Most modern streetwear brands are claiming back the authenticity of streetwear as a movement. Stepping away from almost replica style streetwear readily accessible on fast fashion websites such as Boohoo and Missguided. And instead working to create quality pieces often using the ‘drops’ model.

Releasing items as drops has proved an effective way to keep hype around brands and their clothing. Historically consumers flood to be the first to get their hands on the latest drops.

This has proved a successful marketing strategy for the Australian streetwear brand. As the recent launch – of their heat reactive t-shirt in late March – sold out in just 2 minutes.

@wxirua Reply to @handoverur.toes I’m claiming best in the world lowkey. #streetwear #effnclothing #frankocean ♬ original sound – Wairua Takarangi

The concept of this shirt generated a great response with a styling video posted by Jazmine Agacaoili (@jazymadeit) on TikTok receiving 1.2 million views. Takarangi revealed to us that this shirt was an idea he sat on for over a year. And one he almost scrapped!

“It was inspired by the a 90s t-shirt design of Dennis Rodman,” he starts, “It is made of a special water-based screenprinting ink that changes colour with heat.” The tee features a print of American singer and rapper, Frank Ocean. The singers hair is printed in both pink and green which are the elements with colour reactive ink.

The reference to Dennis Rodman explains why the top features, Frank Ocean. Since 2014, singer songwriter Frank Ocean has been noticed for his ever changing hair colours. This is something the former basketball player Rodman was also known for.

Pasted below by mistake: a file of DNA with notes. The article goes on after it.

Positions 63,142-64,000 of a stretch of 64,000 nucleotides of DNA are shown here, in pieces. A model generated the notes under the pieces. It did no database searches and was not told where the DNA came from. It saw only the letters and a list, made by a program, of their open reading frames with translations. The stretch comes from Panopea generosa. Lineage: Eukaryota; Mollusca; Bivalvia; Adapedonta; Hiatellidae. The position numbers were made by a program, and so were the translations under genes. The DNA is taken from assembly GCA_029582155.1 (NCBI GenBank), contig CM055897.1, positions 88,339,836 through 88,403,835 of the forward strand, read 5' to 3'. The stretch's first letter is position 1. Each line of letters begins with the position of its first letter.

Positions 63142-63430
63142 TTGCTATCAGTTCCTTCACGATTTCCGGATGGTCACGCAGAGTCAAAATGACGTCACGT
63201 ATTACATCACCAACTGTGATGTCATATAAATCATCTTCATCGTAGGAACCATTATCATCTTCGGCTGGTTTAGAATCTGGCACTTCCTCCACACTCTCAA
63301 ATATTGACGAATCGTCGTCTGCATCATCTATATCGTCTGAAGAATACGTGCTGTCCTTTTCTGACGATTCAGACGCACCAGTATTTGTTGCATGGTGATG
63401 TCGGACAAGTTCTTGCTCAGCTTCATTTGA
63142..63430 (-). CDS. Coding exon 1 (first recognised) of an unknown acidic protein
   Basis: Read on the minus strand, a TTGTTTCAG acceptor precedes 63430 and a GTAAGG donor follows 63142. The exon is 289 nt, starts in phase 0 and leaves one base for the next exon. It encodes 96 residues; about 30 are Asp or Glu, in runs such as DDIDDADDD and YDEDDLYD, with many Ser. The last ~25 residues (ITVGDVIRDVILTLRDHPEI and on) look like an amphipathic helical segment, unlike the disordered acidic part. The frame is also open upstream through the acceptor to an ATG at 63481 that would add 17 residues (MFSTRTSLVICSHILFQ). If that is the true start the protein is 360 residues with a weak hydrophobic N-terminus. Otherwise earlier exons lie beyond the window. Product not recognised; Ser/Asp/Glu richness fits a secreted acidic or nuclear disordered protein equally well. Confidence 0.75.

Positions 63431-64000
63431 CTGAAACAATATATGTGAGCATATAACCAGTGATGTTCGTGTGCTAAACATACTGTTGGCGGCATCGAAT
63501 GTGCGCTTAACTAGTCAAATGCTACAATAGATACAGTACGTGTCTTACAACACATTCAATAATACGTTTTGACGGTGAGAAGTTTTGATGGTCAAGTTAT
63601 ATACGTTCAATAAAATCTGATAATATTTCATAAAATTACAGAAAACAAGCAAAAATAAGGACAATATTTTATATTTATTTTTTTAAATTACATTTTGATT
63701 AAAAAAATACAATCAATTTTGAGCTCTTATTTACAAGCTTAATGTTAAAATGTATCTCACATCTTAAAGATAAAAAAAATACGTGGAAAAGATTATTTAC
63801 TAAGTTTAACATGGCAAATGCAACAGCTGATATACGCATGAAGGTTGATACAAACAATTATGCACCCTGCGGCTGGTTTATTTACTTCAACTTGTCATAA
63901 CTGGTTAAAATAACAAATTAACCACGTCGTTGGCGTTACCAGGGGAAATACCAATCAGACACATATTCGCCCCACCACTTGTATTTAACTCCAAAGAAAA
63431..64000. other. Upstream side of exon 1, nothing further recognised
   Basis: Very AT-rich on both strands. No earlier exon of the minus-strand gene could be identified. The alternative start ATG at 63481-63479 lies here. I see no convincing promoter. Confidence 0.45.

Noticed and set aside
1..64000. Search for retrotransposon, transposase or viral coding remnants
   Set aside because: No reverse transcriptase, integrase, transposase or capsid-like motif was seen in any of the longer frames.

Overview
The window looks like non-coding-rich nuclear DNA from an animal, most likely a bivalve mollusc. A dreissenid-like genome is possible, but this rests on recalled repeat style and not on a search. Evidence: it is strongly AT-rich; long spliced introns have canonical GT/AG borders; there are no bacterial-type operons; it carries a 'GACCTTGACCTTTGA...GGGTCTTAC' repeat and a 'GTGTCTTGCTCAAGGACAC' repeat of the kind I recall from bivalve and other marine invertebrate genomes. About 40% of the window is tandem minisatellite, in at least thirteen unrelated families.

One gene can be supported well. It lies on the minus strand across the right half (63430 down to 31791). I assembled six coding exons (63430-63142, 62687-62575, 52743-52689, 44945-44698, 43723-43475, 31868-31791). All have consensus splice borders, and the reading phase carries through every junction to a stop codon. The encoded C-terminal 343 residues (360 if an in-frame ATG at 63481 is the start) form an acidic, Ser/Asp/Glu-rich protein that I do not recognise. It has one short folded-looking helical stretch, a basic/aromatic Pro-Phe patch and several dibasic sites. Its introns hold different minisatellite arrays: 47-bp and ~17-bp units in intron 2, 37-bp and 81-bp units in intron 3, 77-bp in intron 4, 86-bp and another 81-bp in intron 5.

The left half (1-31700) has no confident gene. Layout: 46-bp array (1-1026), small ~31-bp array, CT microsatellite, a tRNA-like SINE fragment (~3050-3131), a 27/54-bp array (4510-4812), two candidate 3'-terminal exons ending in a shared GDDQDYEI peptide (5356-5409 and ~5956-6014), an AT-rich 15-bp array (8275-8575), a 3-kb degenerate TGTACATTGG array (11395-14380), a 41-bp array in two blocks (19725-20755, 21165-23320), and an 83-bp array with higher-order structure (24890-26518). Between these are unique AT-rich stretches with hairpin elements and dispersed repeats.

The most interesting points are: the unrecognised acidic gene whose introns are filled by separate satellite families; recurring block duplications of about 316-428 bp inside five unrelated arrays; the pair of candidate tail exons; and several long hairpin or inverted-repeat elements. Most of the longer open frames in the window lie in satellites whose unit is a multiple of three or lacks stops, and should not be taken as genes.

Image from @dennisrodman on Instagram

When we posted the t-shirt to VYB3‘s Instagram story our followers loved it. Joel Evetts, 21, said “They’ve smashed it with that,” another comment came from Chanti Lee, 31, saying she “Bloody loves it.”

After the first success, EFFN released more of these tshirts later on in April, for an hour only and sold out within two minutes again. 

Here at VYB3 we spoke to Claire Keophonexay, who has modelled for the streetwear brand. With little prior experience she said she’d be open to more modelling opportunities after feeling the shoot with EFFN eased her anxieties. “I was worried because I barely had any experience, but they didn’t even care about that and always made sure I was comfortable and having fun,” the model described. 

Image courtesy of Wairua Takarangi



Keophonexay also expressed how she will continue to support the brand because she loves what they stand for.  “Another thing [that made me work with EFFN] was what it meant to me as a person of colour – and a young woman who has struggled with personal image – to see the diversity that EFFN incorporate into their brand,” she shares.

Before the brand came into fruition, EFFN started in – what Takarangi describes as – a small granny flat of Blacktown, Western Sydney. In 2022 the 5 year old brand has already outgrown two locations. From 2021 EFFN had only consisted of Takarangi and his partner, Mia Paranihi, but he tells VYB3 that, “Entering 2022 we have made moves that have allowed us to recruit a videographer who will help us with content and behind the scenes of the brand.”

EFFN clothing ships worldwide, to see their exclusive behind the scenes check out their Instagram and TikTok.

Leave a Comment

Your email address will not be published.